When I started, as a young adult, creating for Budweiser, Anheiser-Busch never let any of their agencies have an all-white team. Our clients tended to have great diversity, whether it was IBM, Kellogs or Proctor & Gamble. They talked about diversity, they trained about it, they supported it. They knew it was vital to their success as a global company. And so that drove advertising to increased diversity. As did, obviously, law suits. Brother Al Sharpton would say he played a role in pushing it along. Those New York, law suits, especially, got people's attention.
BSN: How important is PUBMATIC's role in the digital media space?
LH: We have a super important role in the emergence of real-time media and more importantly in the personalization of advertising. So as we start to learn more about people's personal data and their social graph, their friends and what they give money to, increasingly that's going to empower us to deliver not just better and more relevant advertising, but better and more relevant content. Delivering the right message, at the right time, to the right people on a particular sight or sights is what's going to drive both content and and advertising into the future.
BSN: The Madison Avenue Project researched the deep-seeded racism and discrimination African-Americans faced in the advertisement field. How has the image of diversity changed in the last 20 to 30 years?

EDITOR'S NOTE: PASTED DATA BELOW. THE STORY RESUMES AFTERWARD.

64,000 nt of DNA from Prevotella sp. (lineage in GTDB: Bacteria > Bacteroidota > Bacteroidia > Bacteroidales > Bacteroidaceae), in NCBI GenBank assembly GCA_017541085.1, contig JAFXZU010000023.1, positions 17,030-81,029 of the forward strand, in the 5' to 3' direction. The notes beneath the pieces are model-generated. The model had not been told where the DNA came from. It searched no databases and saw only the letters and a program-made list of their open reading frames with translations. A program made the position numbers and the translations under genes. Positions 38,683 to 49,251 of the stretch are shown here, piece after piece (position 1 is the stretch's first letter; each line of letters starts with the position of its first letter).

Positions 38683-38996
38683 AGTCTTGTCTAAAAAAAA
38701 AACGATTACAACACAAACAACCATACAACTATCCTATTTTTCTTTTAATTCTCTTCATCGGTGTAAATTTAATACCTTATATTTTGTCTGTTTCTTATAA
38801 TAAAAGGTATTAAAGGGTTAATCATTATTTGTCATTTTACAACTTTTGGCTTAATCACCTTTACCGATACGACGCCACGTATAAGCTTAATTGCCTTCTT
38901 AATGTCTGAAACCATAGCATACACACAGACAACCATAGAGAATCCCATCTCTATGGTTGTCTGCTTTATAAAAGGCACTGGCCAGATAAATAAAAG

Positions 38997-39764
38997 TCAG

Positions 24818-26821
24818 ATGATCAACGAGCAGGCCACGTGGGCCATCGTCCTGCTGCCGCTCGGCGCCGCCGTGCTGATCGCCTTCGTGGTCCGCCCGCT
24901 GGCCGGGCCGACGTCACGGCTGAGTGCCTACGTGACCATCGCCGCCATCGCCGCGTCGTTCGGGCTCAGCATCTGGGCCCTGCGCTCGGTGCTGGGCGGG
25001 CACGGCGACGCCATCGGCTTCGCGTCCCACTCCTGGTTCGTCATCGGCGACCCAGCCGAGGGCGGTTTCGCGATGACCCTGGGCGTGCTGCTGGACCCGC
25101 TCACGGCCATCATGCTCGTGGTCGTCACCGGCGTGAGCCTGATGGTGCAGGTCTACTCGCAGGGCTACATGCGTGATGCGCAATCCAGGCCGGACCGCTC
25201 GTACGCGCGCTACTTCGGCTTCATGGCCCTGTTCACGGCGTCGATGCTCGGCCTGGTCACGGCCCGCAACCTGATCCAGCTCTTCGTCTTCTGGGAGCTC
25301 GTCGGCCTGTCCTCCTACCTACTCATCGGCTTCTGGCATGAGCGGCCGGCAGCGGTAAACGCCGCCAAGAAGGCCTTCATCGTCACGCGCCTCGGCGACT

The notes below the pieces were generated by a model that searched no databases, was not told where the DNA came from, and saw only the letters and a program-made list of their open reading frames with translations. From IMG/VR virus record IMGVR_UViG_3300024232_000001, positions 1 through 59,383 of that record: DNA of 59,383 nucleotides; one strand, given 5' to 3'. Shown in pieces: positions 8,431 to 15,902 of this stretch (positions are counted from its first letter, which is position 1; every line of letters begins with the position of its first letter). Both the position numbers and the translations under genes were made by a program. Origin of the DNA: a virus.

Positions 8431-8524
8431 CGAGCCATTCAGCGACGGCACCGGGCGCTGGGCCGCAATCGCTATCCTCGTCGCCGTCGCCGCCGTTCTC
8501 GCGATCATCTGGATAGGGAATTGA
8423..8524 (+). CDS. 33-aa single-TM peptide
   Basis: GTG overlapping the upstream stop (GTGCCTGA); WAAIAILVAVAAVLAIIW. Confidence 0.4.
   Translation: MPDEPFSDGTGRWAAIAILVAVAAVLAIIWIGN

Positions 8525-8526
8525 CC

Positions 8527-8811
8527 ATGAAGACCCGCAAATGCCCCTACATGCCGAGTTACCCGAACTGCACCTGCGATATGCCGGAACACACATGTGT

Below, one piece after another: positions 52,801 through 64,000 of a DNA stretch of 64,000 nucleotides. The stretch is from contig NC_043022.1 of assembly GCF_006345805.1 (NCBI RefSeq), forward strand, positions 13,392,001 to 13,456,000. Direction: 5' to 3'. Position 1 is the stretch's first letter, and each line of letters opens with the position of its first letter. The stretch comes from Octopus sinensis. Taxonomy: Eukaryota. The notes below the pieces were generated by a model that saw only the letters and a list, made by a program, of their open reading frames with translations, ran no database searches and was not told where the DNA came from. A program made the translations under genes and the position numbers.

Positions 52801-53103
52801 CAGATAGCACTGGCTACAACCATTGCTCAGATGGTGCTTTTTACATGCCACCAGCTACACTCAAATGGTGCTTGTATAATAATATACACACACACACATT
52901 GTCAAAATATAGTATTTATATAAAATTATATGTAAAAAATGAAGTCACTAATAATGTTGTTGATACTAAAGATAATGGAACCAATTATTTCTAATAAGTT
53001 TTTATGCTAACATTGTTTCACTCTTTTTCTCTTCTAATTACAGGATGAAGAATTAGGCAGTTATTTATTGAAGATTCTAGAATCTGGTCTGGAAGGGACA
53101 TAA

LH: Primarily, the biggest thing that we see is that there is diversity in casting now. I can remember when I was a kid, you just never saw a Black person on a commercial. Now you see a great diversity of casting, you see an increased use of minority directors. I can remember a time when Spike Lee was the only one doing general market spots, but now you have a lot of African-Americans doing general market spots.
BSN: What role does your company play on personifying diversity in the New York workplace?
LH: We are hugely diverse. We are data-driven. If you walked through our hallways you would see that. Our employees are Latino, Indian and African-American. This includes managerial positions. Our President and C.E.O. are both African-American. Our C.M.O. is from India. We have offices in London, Australia and New York City. 50% of our entire company is Indian. In major agencies you would be hard-pressed to find 10 minorities in management positions. I think we are the standard in our industry for diversity.